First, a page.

A realignment of political forces has begun in the South-east geo-political zone ahead of the 2019 general elections.
In the last few months, some prominent politicians in the zone have quit the Peoples Democratic Party to join the All Progressives Congress.
Among the defectors are a former Senate President, Ken Nnamani; a former governor of Abia State, Orji Uzor Kalu; a former governor of the old Anambra State, Jim Nwobodo; and a former Speaker of the Enugu State House of Assembly, Eugene Odo.
Others are a serving senator, Andy Uba; former Senators Ifeanyi Ararume, John Nwanunu, Nkechi Nwaogu, Fidelis Okoro, Chris Agboti; and a member of the House of Representatives, Tony Nwoye.
Businessmen, Emeka Offor and Ifeanyi Uba as well as the owner of Peace Mass Transit, Sam Onyishi, have also identified with the APC.
For the APC, the biggest catch has so far is Mr. Nnamani. Imo State’s Rochas Okorocha, the lone APC governor in the zone, was so excited at the defection of the former senate president that he declared him the leader of the party in the zone.
Ben Nwoye, who chairs the party in Enugu State, Mr. Nnamani’s home state, said with the defection of the former senate president to the party, “change” had begun to manifest.
Mr. Nnamani’s journey to the APC on January 22 had long been predicted. He left PDP in February 2016, claiming the party had abandoned “the path of its noble vision and values”. He did not state his next destination.
A year later, he said he joined the APC in the interest of the Igbo. “The South-East has a role to play in our nation; we can’t play that role from outside. We have to be inside to pay our role in Nigeria,” he said.
“Even if we want to ask that imbalances in the country should be corrected, we have to ask for that from inside. You cannot criticise, it is not about being confrontational.”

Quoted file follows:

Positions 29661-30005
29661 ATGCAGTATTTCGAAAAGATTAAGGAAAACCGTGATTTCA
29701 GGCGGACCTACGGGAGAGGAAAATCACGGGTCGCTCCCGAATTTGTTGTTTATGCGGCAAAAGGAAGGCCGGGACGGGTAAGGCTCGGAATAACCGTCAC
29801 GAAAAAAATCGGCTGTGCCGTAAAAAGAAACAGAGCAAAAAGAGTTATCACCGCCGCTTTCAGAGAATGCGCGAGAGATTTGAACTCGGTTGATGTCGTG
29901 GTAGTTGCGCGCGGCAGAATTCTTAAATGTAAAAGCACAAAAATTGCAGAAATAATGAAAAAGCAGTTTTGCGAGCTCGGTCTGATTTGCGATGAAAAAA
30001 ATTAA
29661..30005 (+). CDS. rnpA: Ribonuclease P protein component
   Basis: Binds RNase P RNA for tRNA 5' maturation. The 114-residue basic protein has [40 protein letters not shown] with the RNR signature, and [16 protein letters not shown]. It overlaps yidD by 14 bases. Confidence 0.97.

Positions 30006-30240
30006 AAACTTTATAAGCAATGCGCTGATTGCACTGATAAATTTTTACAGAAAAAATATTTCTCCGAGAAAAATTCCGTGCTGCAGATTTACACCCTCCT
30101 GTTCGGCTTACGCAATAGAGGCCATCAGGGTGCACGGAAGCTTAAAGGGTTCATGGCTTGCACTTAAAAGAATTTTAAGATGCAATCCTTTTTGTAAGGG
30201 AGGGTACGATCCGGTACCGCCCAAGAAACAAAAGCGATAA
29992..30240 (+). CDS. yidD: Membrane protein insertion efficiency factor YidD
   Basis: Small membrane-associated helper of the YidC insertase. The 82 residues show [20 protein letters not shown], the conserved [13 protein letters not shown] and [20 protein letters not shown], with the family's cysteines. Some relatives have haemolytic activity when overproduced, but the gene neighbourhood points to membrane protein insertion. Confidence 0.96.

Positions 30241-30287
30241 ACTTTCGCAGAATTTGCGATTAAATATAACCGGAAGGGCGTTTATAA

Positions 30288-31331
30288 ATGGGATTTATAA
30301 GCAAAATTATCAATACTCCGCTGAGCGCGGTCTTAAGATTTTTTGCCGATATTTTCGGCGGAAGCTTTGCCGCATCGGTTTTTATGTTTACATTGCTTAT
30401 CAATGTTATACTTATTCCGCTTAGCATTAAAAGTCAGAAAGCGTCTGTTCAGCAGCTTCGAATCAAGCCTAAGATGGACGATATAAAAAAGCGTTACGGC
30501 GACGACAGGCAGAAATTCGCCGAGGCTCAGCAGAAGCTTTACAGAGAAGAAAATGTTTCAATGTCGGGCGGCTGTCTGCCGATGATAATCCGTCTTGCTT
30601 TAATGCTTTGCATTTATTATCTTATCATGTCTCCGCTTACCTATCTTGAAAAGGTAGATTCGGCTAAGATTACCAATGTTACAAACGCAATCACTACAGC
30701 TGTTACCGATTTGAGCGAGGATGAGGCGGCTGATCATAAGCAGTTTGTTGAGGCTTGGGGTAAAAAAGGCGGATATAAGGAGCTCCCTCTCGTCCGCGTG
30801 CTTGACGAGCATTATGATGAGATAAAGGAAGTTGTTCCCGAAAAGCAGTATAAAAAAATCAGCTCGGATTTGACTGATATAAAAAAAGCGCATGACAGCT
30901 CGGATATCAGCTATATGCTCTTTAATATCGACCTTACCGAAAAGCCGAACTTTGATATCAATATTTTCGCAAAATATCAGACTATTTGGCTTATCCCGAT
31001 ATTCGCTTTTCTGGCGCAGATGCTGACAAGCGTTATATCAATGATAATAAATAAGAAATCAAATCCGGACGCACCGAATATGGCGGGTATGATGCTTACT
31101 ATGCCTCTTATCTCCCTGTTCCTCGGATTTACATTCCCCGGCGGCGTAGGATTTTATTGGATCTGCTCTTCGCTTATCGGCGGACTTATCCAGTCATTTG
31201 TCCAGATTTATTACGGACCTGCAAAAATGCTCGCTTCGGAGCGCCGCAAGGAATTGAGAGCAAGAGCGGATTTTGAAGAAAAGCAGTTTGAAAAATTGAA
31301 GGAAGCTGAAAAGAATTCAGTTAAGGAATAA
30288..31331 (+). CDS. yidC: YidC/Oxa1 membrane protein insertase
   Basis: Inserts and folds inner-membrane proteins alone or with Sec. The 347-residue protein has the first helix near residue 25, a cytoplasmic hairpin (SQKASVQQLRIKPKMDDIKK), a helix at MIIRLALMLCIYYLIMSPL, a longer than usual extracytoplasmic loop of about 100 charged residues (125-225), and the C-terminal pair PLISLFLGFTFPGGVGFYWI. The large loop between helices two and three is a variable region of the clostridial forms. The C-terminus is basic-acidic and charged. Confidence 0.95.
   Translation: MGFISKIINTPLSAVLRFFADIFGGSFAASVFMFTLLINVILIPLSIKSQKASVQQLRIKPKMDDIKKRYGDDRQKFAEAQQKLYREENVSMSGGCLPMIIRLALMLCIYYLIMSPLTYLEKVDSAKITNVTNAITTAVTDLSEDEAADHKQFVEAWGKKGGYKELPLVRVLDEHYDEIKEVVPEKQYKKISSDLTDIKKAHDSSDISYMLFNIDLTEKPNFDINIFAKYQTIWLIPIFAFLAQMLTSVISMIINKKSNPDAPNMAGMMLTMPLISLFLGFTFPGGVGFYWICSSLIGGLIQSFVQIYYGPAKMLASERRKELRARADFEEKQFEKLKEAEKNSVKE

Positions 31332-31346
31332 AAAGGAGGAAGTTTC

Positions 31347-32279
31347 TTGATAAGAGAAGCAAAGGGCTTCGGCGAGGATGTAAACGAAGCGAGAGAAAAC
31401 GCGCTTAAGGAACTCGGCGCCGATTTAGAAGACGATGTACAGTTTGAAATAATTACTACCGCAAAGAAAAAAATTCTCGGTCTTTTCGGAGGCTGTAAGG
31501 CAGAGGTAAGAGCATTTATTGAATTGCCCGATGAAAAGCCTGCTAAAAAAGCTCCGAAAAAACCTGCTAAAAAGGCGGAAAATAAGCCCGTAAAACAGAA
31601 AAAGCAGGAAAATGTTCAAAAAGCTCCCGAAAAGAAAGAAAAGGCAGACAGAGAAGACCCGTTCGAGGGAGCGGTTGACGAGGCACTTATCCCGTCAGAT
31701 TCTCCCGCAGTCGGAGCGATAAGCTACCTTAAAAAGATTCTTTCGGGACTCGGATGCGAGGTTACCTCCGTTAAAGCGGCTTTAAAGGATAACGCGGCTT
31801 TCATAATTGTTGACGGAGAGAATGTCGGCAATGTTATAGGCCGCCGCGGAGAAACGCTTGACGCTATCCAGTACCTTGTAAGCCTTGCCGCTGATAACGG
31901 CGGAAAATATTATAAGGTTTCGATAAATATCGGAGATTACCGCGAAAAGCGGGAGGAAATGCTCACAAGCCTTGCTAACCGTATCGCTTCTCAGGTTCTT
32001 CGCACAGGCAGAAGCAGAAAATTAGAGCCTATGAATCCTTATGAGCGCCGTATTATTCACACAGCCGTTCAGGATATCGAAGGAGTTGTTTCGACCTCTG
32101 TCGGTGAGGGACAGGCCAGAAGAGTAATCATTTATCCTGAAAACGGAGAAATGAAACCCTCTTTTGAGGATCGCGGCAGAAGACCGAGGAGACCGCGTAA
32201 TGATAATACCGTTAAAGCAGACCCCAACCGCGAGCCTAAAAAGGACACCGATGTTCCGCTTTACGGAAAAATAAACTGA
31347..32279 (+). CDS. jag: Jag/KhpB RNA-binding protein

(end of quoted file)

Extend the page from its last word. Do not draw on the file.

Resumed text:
He said the manner the Yoruba voted in 2015 should be an eye-opener.
“They voted both sides but the South-east put their eggs in one basket,” he said. “I am not of the view that everybody should be in APC but those who have seen the need should do so.”
The moves by the defectors have significant political implication for 2019, no doubt. Already, the zonal chapter of the APC is packaging a grand reception for the defectors.
But the PDP, Nigeria’s main opposition party, says it is not losing sleep just yet.
Austin Umahi, its national vice chairman (South East), said those leaving his party have no electoral value and are only rushing into the APC to look for “what they will eat.”
“I don’t lose sleep over that. I’m not bothered because all those leaving have no electoral value. Can they win election in their places? So why should I bother about it?” Mr. Umahi told PREMIUM TIMES by phone.
Insisting the PDP remains the dominant party in the zone, Mr. Umahi, who is Ebonyi governor, Dave Umahi’s brother, said “They (defectors) will regret their actions soon”.
The National Vice Chairman of the APC in the zone, Emma Eneukwu, disagrees.
He told PREMIUM TIMES that the performance of the APC at the federal level is the attraction for Igbo politicians.
“The (federal) government is working, it is performing. We are the in-thing. The main business in Nigeria is government and this government is performing,” Mr. Eneukwu said. “If you want to buy something from the market, is it the person coming from the market that you will send or the person going to the market. APC is the one going to the market.”
Fairly good ride
At present, APC only controls Imo in the South-east. The PDP controls Abia, Enugu and Ebonyi while the All Progressives Grand Alliance, APGA, has Anambra State.
While this appears its moment of greatest test, PDP, for more than a decade, has had a fairly good ride in the region.
Upon restoration of democracy in 1999, the party swept the governorship polls in the five states. In 2003, the party, which was also in power at the federal level, repeated the feat.